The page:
HBCUvc, a nonprofit fellowship program providing Black and Latinx students with training and mentorship in venture capital, recently launched its inaugural “31 Under 31” list.
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The list features what HBCUvc describes as Black and Latinx “rising stars in venture capital.” As I looked over the list, I was pleased to realize that Crunchbase News has interviewed a number of the people on it, including: Alex Marshall, former director of platform for Backstage Capital and now of First Round; Maria Salamanca, a venture capitalist at Unshackled Ventures; and Jomayra Herrera, an investor at Emerson Collective, in a story about Latina VCs. However, I was disappointed to realize how many people on the list (which can be viewed in full here) that I didn’t know about.
San Francisco-based HBCUvc said it decided to launch the list “in response to the lack of representation in existing industry lists” and that it aims to serve as a starting point for entrepreneurs and venture capitalists of color to connect more easily.
“This list is not only a way for us to shed light on the need for more racial and ethnic diversity in venture capital, but it also reflects the very best emerging talent working in venture capital today,” said software engineer Hadiyah Mujhid, founder of HBCUvc and Black Founders. “By creating a platform of visibility for our younger leaders, we aim to create support that will strengthen the pipeline and increase the number of future Black and Latinx partners and fund managers.”
Covering founders and investors from diverse backgrounds is something we strive to do more of. In fact, we recently reported on a study that revealed some sobering statistics regarding who gets funded. There are various statistics available regarding diversity of investors but perhaps the most widely reported is that just one percent of venture capital professionals identify as Black or Latinx, according to the National Venture Capital Association. And we’ve heard from participants on both sides of the investor table that more needs to be done to encourage and support diversity.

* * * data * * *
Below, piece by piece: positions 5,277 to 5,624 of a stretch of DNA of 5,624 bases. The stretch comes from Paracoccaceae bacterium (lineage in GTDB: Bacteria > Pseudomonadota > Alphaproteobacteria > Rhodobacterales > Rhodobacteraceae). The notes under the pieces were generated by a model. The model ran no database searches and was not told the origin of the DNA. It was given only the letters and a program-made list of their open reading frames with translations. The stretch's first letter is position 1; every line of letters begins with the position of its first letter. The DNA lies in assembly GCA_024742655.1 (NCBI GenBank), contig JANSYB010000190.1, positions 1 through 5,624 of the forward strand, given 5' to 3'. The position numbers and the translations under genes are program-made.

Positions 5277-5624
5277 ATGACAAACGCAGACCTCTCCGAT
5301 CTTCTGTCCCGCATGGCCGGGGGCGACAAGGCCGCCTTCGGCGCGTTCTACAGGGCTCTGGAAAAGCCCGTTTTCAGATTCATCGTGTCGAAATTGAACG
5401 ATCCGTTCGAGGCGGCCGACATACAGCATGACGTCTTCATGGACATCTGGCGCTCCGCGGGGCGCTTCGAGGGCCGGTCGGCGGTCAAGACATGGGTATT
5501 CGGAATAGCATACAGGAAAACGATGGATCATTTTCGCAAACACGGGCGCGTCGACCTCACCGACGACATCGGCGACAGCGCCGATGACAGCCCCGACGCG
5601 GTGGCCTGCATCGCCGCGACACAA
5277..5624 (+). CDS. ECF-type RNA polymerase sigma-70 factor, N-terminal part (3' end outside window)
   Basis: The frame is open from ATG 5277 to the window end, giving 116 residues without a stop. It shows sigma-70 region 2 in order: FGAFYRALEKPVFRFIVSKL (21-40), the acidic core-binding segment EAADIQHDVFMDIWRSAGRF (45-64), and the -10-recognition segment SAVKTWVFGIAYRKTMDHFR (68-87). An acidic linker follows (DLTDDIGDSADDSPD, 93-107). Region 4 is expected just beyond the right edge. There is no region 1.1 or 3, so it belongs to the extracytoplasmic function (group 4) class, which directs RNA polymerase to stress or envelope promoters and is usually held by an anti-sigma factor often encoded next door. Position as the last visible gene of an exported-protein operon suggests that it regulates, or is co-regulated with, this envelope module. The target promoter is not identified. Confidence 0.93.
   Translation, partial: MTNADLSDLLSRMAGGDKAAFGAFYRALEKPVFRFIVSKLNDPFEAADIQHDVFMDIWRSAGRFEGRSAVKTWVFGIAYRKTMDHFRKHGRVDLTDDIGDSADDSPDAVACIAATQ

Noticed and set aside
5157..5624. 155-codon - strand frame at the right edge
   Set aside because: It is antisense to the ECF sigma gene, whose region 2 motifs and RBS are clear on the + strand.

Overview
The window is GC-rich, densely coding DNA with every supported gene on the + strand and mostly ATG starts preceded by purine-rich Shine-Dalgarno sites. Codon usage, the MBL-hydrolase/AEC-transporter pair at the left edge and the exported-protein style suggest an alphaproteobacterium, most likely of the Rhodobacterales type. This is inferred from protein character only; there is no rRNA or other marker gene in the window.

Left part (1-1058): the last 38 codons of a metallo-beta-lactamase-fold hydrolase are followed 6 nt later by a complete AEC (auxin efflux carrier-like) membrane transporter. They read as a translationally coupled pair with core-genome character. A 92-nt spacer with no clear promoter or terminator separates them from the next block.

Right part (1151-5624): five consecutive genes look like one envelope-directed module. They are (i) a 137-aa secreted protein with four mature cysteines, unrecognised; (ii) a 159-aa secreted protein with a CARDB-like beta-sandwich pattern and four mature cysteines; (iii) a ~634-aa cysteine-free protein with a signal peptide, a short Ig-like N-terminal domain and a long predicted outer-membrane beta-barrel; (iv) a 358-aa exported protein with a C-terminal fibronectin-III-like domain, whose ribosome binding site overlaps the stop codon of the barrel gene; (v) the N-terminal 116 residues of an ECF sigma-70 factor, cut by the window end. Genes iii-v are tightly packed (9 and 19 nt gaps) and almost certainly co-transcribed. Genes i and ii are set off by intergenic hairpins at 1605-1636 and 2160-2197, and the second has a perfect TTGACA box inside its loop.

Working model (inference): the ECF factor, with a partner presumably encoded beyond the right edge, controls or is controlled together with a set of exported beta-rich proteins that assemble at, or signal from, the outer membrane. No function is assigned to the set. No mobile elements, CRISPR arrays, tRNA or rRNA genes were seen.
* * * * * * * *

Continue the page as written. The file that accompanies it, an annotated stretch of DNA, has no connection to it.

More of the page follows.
Mujhid told Crunchbase News that as part of its efforts, HBCUvc recently entered into a partnership with Intel Capital to strengthen its curriculum and scale its programming.
“Through our partnership, we’ll be able to expose our students to new networks in venture capital and build relationships with industry professionals they previously did not have access to,” she said. “While they are not directly involved in our ‘31 Under 31’ initiative, Intel does share our vision for a more inclusive venture capital and tech ecosystem.”
Also, earlier this month, HBCUvc launched a new initiative with PledgeLA, an alliance between the LA mayor’s office, Annenberg Foundation, and local VC firms, to give underrepresented minority college students hands-on experience in venture capital.
In general, Mujhid said there needs to be an “intentional allocation” of capital to Black and Latinx fund managers and VC decision makers.
“Institutional LPs need to re-examine their social responsibility charters and assess if they are investing equitably – through a racial, ethnicity, gender lens – or if they are contributing to existing inequities,” she told Crunchbase News. “An honest re-examination with a commitment to fix will lead to a more inclusive and equitable industry.”
Featured image credit: HBCUvc.